Picture, for a moment, a presidential contest without Donald Trump.
The biggest political story of the year would be Bernie Sanders, the independent Vermont senator credibly challenging — beyond his own expectations — former U.S. Secretary of State Hillary Clinton for the Democratic nomination. Tuesday’s Democratic primary debate, the first Clinton-vs.-Sanders showdown, might make for intriguing television.
Instead, the debate, hosted by CNN at the lavish Wynn Las Vegas, will draw unavoidable comparisons to the two already held by Republicans featuring Trump antics so entertaining that both debates shattered TV-ratings records. Democrats, Trump predicted Monday, won’t be able to compete.
“I think people are going to turn it on for a couple of minutes and then fall asleep,” he said in an interview on Fox & Friends.
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For Democrats relieved that their primary hasn’t been taken over by a celebrity candidate, however, the debate offers a serious opportunity to see five rivals on the same stage. With fewer contenders than in the GOP race, there’s no need for a separate “undercard” debate.
Clinton and Sanders will stand next to three almost completely unknown candidates who wouldn’t have made prime time in the Republican debate: former Rhode Island Gov. Lincoln Chafee, former Maryland Gov. Martin O’Malley and former Virginia Sen. Jim Webb. Polls show such little support for the trio that in some cases the results are listed as an asterisk.
For Chafee, O’Malley and Webb, the debate presents a chance — perhaps the only one they’ll get — to introduce themselves to voters and make a strong impression as Clinton and Sanders alternatives. O’Malley has been particularly overt in his Clinton criticism, trying to position himself as a more progressive candidate with a better shot at getting elected than Sanders, a self-described “democratic socialist.”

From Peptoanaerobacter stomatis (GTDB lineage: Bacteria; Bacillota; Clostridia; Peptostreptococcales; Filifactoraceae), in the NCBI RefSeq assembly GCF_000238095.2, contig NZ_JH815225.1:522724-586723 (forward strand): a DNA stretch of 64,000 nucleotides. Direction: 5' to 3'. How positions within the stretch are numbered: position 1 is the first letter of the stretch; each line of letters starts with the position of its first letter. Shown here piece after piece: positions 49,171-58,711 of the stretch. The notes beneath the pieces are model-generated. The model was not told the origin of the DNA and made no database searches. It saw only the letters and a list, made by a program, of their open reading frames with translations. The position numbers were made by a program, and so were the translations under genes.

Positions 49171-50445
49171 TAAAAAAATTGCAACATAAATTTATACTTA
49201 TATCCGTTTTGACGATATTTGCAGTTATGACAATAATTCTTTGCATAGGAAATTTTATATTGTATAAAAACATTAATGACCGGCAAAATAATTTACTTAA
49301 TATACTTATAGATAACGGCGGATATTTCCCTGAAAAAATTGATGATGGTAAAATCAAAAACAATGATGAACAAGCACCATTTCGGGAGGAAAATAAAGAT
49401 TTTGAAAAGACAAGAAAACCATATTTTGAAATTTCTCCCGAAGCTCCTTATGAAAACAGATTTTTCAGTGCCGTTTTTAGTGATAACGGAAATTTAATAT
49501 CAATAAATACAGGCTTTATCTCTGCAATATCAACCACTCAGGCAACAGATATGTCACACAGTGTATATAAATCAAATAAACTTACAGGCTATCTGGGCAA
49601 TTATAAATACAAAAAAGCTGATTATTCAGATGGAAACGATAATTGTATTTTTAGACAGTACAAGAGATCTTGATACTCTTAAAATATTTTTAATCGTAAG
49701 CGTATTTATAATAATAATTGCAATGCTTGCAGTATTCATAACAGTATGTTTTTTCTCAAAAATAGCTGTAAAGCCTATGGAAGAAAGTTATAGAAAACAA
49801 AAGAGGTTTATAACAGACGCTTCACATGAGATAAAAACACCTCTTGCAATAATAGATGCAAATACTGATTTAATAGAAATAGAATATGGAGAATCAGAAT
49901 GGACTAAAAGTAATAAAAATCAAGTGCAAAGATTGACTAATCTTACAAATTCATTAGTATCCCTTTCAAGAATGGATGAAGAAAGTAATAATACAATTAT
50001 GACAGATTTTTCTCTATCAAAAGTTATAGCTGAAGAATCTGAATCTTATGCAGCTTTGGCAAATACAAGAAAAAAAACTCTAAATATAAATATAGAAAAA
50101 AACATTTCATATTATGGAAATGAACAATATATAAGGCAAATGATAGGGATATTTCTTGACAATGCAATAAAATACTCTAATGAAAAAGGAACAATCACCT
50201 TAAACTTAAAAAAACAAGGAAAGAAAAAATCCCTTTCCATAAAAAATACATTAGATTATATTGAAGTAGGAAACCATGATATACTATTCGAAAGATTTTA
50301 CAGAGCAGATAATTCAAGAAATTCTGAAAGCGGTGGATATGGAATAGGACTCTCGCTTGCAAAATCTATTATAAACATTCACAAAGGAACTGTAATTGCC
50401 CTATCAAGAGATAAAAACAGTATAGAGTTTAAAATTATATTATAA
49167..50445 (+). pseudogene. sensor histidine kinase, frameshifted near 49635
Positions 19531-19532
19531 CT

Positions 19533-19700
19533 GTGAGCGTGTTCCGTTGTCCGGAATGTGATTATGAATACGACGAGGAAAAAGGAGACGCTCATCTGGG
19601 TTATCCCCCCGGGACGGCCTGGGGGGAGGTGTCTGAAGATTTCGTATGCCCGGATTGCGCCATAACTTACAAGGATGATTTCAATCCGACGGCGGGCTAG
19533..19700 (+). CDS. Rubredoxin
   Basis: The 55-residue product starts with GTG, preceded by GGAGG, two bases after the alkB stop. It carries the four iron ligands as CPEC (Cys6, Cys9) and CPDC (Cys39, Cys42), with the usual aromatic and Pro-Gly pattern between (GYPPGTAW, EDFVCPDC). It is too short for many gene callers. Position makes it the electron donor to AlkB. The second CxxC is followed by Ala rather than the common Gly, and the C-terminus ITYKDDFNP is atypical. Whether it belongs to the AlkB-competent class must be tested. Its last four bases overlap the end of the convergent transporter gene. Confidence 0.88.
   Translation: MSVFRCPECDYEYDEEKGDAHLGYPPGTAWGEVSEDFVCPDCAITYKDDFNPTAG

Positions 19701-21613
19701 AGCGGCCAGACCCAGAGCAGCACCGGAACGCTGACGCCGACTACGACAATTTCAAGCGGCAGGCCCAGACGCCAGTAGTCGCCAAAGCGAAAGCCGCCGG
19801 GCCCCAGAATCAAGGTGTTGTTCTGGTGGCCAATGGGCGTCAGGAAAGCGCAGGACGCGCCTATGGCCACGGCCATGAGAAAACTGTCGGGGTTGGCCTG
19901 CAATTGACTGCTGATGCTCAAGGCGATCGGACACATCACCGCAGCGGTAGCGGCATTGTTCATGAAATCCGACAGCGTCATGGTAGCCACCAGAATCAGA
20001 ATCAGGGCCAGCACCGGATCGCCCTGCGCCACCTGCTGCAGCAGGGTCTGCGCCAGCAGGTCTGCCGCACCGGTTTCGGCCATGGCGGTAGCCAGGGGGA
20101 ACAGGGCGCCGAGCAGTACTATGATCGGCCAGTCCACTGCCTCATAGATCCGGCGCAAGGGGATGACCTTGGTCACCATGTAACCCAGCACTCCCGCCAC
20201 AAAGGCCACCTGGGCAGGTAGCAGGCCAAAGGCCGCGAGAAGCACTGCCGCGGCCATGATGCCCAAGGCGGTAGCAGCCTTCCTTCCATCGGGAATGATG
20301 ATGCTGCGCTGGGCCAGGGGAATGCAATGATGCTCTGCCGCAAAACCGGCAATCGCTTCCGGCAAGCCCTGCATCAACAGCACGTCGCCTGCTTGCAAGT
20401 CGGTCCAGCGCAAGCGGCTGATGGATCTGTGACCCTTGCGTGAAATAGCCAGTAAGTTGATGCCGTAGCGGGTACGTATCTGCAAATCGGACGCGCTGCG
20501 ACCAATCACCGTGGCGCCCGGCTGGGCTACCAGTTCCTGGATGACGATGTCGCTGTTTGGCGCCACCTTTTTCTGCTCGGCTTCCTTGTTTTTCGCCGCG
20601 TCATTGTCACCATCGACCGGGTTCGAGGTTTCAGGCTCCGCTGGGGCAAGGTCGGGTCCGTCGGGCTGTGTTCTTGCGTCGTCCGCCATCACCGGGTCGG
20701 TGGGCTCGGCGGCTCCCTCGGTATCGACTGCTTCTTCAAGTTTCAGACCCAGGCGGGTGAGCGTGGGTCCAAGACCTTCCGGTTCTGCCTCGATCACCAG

He has bashed the Democratic National Committee, led by Weston U.S. Rep. Debbie Wasserman Schultz, over its six-debate schedule, claiming it’s been “rigged” to benefit Clinton and short-change primary voters. Wasserman Schultz has defended the number of debates as sufficient.
Not invited to Vegas: Democratic candidate Larry Lessig, a Harvard law professor who said he raised more than $1 million in September after launching a bid centered on overhauling the nation’s campaign-finance system. He didn’t qualify because he didn’t appear in at least five national polls leading up to the debate.
Joe Biden did. And that means the sitting vice president could decide to declare a candidacy at the last minute and show up on stage. CNN has stoked the highly unlikely possibility, noting the presence of a Biden lectern waiting in the wings, just in case.
Without Biden, Clinton and Sanders will dominate the debate — but don’t expect them to snipe at each other with mordant remarks. Clinton has mostly ignored Sanders, aware that jabbing him might alienate progressive voters key to primaries. He has struggled to make inroads with blacks and Hispanics crucial to the Democratic coalition that twice elected President Barack Obama.
“I happen to respect and like Hillary Clinton, so I don’t get into personal attacks,” Sanders said Sunday on NBC’s Meet the Press. “But are there differences of opinion that should be discussed? Of course there are. That’s what this election is about.”
Their policy differences — and there are several — have at times been overshadowed by Clinton’s use of private email while secretary of state.
She told Telemundo in a recent interview that Republicans “have gone after me in order to drive my poll numbers down because they don’t want to run against me, because they know I’m a fighter.”
“They know I will fight for comprehensive immigration reform, for example, for education, affordable college, healthcare for all,” she said. “That’s the kind of person I am. That’s what I’ve done my entire life.”